Pivot units can last an entire season, however they are routinely checked after each flight to ensure there are no stress fractures or anything that indicates an imminent failure. If the pivot unit fails, the outboard turbine would detach, causing the ship to be instantly impossible to fly with potential fatal consequences for the pilot.
Outboard turbine and thruster units
To allow the spaceship to turn left, right, slow down and accelerate, the outboard side turbines have a critical role. Without these, the spaceship would not be able to turn around, or slow down. The turbines work by turning on the pivot units. To turn the ship left, the turbine/thruster units will pivot left, with thrust coming out of the rear. To gain height, the turbines move round on the pivots, with thrust provided to force the ship upwards. Reverse thrust is gained by the thruster firing out of the front unit. The concept is really simple, but despite this, is one of the greatest challenges for Formula X teams to get right for a ship, to gain the elusive ‘balance’. The responsiveness of the outboard units is incredibly fast, giving the pilot the ultimate control and the ability to change direction as fast as possible. Obviously, there are limits to how far the turbines can turn, otherwise they would hit the main body or cockpit.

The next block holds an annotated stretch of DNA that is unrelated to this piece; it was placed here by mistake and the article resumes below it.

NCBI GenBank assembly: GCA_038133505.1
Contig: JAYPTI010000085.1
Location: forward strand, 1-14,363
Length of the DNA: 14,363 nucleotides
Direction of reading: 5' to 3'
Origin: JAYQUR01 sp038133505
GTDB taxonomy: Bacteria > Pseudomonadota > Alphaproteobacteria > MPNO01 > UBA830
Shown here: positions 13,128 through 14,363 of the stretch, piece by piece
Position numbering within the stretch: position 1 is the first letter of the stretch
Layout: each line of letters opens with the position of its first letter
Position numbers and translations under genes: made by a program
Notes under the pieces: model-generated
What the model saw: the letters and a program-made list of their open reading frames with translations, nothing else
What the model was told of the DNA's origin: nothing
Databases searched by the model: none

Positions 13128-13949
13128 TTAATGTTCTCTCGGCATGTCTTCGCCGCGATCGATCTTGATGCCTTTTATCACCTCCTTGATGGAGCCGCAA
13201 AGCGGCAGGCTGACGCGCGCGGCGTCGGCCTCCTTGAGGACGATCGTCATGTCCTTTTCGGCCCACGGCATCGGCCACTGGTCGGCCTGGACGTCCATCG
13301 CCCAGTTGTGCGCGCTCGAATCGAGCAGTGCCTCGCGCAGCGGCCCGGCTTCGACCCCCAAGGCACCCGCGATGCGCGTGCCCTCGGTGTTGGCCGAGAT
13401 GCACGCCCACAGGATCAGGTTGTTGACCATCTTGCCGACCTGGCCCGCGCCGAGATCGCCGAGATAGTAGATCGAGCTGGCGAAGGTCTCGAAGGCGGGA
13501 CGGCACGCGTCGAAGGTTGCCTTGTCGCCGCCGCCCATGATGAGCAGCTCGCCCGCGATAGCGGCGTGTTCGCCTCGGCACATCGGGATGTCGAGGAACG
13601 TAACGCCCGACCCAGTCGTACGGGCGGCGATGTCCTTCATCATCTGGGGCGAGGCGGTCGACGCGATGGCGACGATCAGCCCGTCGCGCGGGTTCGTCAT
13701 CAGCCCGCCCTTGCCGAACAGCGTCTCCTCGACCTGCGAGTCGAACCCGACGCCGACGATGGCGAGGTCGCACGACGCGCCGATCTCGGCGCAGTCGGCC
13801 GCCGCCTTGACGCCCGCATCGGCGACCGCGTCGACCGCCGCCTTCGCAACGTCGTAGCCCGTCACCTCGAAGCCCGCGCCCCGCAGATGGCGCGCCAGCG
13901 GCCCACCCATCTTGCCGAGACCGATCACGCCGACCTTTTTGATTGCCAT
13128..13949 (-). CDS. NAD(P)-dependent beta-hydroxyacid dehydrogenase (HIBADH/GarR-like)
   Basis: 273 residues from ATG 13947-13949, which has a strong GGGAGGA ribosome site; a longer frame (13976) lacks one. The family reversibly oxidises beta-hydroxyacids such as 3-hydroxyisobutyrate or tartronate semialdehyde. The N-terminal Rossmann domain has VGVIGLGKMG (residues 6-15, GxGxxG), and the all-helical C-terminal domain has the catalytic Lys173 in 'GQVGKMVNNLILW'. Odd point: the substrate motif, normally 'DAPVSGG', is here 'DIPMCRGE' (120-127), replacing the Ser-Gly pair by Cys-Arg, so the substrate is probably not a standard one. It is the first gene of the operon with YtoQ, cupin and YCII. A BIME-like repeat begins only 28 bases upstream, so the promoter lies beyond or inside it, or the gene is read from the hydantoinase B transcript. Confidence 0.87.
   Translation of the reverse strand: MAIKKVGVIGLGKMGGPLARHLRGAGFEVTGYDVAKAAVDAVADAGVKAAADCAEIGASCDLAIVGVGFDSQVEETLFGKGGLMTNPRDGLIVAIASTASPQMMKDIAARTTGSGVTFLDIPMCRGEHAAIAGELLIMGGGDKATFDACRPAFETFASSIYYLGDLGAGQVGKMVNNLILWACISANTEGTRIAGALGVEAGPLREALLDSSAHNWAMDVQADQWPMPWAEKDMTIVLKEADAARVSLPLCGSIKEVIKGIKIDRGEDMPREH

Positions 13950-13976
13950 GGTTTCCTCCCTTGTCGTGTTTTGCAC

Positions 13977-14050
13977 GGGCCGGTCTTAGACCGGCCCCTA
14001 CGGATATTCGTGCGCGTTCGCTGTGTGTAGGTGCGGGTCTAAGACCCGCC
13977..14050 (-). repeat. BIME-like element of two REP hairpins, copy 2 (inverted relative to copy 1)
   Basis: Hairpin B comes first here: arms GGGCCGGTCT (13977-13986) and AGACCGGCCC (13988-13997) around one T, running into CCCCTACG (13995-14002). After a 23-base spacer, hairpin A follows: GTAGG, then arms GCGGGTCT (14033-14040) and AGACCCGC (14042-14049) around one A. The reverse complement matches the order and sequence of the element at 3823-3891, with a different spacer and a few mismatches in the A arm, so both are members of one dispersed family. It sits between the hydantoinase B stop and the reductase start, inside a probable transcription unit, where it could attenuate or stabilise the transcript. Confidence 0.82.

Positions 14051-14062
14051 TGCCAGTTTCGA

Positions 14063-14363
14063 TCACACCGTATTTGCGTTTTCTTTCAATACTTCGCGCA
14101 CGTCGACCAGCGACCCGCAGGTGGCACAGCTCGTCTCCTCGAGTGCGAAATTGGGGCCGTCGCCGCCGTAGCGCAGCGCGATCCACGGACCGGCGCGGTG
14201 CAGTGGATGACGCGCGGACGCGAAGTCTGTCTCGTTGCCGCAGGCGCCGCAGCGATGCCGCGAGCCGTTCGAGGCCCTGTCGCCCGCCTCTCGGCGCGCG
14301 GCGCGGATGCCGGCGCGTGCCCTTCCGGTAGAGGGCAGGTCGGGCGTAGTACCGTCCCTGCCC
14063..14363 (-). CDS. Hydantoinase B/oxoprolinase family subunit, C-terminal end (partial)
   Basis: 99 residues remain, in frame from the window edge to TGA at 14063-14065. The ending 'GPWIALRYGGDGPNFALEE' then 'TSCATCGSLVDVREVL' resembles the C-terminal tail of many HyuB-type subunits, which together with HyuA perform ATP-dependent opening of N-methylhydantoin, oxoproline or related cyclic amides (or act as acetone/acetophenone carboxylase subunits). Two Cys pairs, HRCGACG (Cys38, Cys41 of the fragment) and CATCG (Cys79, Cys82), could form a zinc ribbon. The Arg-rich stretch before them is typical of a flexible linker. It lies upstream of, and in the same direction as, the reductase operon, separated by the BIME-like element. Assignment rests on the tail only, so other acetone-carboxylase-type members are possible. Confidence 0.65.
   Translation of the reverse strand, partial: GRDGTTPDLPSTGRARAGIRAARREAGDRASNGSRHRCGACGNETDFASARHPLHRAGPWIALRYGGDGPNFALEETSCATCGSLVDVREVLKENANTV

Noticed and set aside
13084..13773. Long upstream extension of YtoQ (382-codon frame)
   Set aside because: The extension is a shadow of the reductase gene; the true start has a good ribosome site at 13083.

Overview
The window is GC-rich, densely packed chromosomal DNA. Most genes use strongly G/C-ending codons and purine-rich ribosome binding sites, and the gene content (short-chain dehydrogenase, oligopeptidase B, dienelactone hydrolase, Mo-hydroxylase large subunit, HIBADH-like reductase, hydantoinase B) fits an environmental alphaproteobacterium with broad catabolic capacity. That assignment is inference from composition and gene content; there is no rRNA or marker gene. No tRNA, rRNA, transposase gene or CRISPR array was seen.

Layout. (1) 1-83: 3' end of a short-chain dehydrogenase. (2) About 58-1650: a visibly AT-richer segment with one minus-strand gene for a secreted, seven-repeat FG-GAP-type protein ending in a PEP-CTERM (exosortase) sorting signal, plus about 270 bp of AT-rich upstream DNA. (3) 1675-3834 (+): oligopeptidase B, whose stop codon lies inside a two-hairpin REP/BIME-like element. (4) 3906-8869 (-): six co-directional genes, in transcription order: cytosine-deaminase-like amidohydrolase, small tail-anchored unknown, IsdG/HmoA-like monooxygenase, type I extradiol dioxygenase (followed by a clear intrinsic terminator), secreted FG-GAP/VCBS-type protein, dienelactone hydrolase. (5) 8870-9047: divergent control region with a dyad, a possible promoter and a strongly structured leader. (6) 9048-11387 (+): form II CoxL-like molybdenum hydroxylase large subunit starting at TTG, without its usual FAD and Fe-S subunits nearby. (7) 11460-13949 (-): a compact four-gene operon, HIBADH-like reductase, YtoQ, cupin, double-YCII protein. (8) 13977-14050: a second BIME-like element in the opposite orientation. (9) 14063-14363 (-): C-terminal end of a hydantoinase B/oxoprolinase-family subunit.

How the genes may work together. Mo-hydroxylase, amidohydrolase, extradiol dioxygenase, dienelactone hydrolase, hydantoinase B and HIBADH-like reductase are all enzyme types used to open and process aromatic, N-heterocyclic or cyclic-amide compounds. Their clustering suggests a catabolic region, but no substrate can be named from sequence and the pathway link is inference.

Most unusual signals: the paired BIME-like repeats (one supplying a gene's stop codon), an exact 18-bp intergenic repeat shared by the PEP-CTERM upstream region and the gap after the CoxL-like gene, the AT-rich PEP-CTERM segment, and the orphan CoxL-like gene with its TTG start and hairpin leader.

A Formula X race team is ultimately concerned with achieving the highest speed around a celestial object. One vital aspect to this is to ensure the ship flies as close as possible to the surface of the object. As the planets or moons are invariably round in shape, due to the high power and speed a spaceship can travel, if it flies straight, it will always gain height. To ensure it stays close to the surface, a modern Formula X spaceship employs the use of downforce thruster units, of which there are two mounted on the roof. The amount of thrust these units emit depends on the course; racing over Deimos, one of the moons of Mars, requires very high downforce due to the small size of the moon, as there is less gravity to pull the ship in. On Earth, the high gravity of the planet means the ship does not require as much downforce. Getting this balance right is critical for the performance of the ship in race conditions.
Integrated Cockpit/Escape Pod
The cockpit of a modern Formula X racer is positioned as far forwards as possible, to allow the pilot the best possible view. The cockpit doubles up as an escape pod, which means it can eject from the main body in the event of a catastrophic failure of the ship. The escape pod has its own power source to allow it to land safely. At the very front of the cockpit, and indeed of the whole ship, is the data transmitter, to allow the pilot and ground crew to communicate with each other, which is a vital part of a racing team to ensure the pilot is kept up to date with developments. Obviously the broadcast frequency is secret and only known to the team and the race organisation.
To ensure safety for flying into Earth’s atmosphere, a spaceship requires a working
heatshield. The heat build-